Foreword – actually written after this blog entry but posted here on top: I can see this is the first in what will undoubtedly become a series of reflections on the topic – this is written after a week’s worth of debate and discourse over one event in particular…read on and let me know what you think!
I’ve been unfriended a small handful of times on Facebook. And while I’m not a “right fighter” (thank you Dr. Phil, for another super term), I will opine vigorously in any discussion or debate in which I might find myself. Whether it’s on my FB page, or another’s, I tend to express myself in the most forthright ways I can. This includes the old-fashioned idea of “saying it like it is”. Sugar coat? Not me. Respectful? To the core. Civil? Never anything but.
In the spate of recent political issues that have arisen over the tragedy in Tucson, I have expressed my outrage over the witch hunt involving the political right, the rolled eyes following the President’s speech (mocked by the political right) and pretty much everything in between. I have been finding a new political voice in myself, and I consider myself to be extremely well read, totally willing to inform myself on those issues with which I am not familiar, able to stick with a point of view that I feel comfortable with, instead of swaying with the wind, and utterly, confidently literate in my abilities to express those points of view.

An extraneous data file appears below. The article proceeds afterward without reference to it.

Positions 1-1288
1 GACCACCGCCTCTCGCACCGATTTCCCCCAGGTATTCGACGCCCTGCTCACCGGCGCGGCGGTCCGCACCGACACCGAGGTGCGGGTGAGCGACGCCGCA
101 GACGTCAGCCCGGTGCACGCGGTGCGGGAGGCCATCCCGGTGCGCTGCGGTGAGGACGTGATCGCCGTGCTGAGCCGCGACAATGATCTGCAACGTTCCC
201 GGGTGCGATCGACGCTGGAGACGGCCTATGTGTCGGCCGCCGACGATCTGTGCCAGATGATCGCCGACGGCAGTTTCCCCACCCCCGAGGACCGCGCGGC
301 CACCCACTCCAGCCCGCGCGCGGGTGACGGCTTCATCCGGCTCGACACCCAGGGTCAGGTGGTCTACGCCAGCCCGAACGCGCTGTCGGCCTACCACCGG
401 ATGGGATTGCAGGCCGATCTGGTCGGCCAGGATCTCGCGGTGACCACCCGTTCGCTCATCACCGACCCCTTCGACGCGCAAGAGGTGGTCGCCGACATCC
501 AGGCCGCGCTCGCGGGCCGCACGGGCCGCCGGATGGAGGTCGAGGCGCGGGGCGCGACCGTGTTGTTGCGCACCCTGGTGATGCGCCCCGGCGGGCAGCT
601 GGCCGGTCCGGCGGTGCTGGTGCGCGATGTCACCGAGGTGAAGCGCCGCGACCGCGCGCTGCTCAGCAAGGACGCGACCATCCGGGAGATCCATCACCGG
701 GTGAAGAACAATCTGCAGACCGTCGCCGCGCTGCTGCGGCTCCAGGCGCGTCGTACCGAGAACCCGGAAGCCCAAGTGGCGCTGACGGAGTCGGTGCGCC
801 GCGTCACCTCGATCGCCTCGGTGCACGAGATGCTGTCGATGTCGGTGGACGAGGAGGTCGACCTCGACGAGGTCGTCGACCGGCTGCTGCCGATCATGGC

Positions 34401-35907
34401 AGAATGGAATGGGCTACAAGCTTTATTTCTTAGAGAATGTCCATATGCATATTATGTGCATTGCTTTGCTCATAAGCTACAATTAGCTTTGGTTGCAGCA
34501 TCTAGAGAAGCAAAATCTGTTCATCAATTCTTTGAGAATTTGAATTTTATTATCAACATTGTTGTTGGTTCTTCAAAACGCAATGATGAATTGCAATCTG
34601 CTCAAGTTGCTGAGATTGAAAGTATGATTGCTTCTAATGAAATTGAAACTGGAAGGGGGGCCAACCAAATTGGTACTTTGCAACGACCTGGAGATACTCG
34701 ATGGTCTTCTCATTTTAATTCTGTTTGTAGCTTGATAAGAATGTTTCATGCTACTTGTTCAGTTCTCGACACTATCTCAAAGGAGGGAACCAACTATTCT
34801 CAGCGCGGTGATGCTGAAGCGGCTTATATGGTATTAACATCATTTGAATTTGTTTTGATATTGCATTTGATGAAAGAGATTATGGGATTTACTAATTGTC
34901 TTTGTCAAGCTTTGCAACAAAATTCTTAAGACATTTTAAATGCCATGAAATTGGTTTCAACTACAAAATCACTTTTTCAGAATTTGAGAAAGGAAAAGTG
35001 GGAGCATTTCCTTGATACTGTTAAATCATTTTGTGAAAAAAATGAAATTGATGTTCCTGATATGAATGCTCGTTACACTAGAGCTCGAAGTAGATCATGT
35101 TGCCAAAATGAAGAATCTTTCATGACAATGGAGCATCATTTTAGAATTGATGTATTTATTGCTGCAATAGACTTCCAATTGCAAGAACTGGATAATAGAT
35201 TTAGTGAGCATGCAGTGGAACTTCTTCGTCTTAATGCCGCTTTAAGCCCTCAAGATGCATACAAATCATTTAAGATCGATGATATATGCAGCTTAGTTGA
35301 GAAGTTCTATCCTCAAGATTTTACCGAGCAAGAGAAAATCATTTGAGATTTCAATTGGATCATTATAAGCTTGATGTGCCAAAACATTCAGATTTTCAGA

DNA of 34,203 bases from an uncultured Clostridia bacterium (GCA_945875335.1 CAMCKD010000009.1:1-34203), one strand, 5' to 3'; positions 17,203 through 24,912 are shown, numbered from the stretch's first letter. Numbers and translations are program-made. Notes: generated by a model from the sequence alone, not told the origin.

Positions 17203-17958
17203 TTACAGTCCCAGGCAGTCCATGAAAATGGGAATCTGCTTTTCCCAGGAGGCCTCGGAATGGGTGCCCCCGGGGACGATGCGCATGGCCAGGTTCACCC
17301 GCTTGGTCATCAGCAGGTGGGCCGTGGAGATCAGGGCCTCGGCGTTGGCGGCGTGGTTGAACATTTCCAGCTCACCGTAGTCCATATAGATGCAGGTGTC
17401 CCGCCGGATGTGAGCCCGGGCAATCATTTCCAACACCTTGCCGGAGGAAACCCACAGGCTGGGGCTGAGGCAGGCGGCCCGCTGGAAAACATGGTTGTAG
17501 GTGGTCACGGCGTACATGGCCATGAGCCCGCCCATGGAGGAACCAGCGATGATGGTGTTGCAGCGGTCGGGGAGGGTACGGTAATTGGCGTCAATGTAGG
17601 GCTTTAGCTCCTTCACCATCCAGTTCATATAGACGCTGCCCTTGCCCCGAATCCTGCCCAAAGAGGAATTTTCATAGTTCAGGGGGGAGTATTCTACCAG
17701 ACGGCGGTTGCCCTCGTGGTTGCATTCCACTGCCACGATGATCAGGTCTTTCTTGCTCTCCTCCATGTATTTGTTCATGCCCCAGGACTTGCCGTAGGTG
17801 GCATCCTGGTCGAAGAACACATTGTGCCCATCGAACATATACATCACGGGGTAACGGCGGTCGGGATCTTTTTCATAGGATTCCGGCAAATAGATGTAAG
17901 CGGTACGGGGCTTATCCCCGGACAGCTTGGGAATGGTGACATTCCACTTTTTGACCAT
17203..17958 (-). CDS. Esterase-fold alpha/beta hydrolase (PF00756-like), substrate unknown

So, now embracing the Libertarian philosophy, I’ve found myself ticking off the right, the left, and their minions, by the handful. It’s been an eye-opener. When people refute one’s comments, they do so with their opinions stated louder (most of the time, just restated, or others join in with the same words or ideas – at least, in these instances I’ve experienced). I tend to take those opinions and back up my own (any good research student knows how to do that!), in coherent, literate fashion. I will say it again: always with civility and respect. Never using CAPITALS TO SHOUT or a thousand exclamation points!!!!! to emphasize my statement, I have learned to properly communicate in this arena.
After several go’rounds with people on a page, the response (whether it is right- or left-wing related) denigrates to “you don’t know what you’re talking about” or “you’re dead wrong” or the one I really loved, “Lissa’s Canadian…a hike should be taken” (that was the first time I’d been thrown out of a conversation because Canadians weren’t qualified enough to comment on a USA issue). My response to that one is always, “this is not a political issue – this is a human issue, it affects us all, and if we don’t come together without pointing fingers, the human race is in trouble.
I’ve been told to “shut up” (even in jest, when the person saying it is someone I don’t know – or care to know, this is the epitome of disrespect) and was even chastised by someone who told me “Enough! Move away from your computer!” As if my keyboard were the culprit and my fingers were acting of their own accord.
In those times, I know when I’m not wanted, and happily leave those who wish to debate with like-minded “opponents” to their homogeneous yes-parties (“don’t you think this is true?” “YES!” “Do you agree with me?” “YES!” – boring, if you ask me – especially when there are obviously other perspectives to be mined).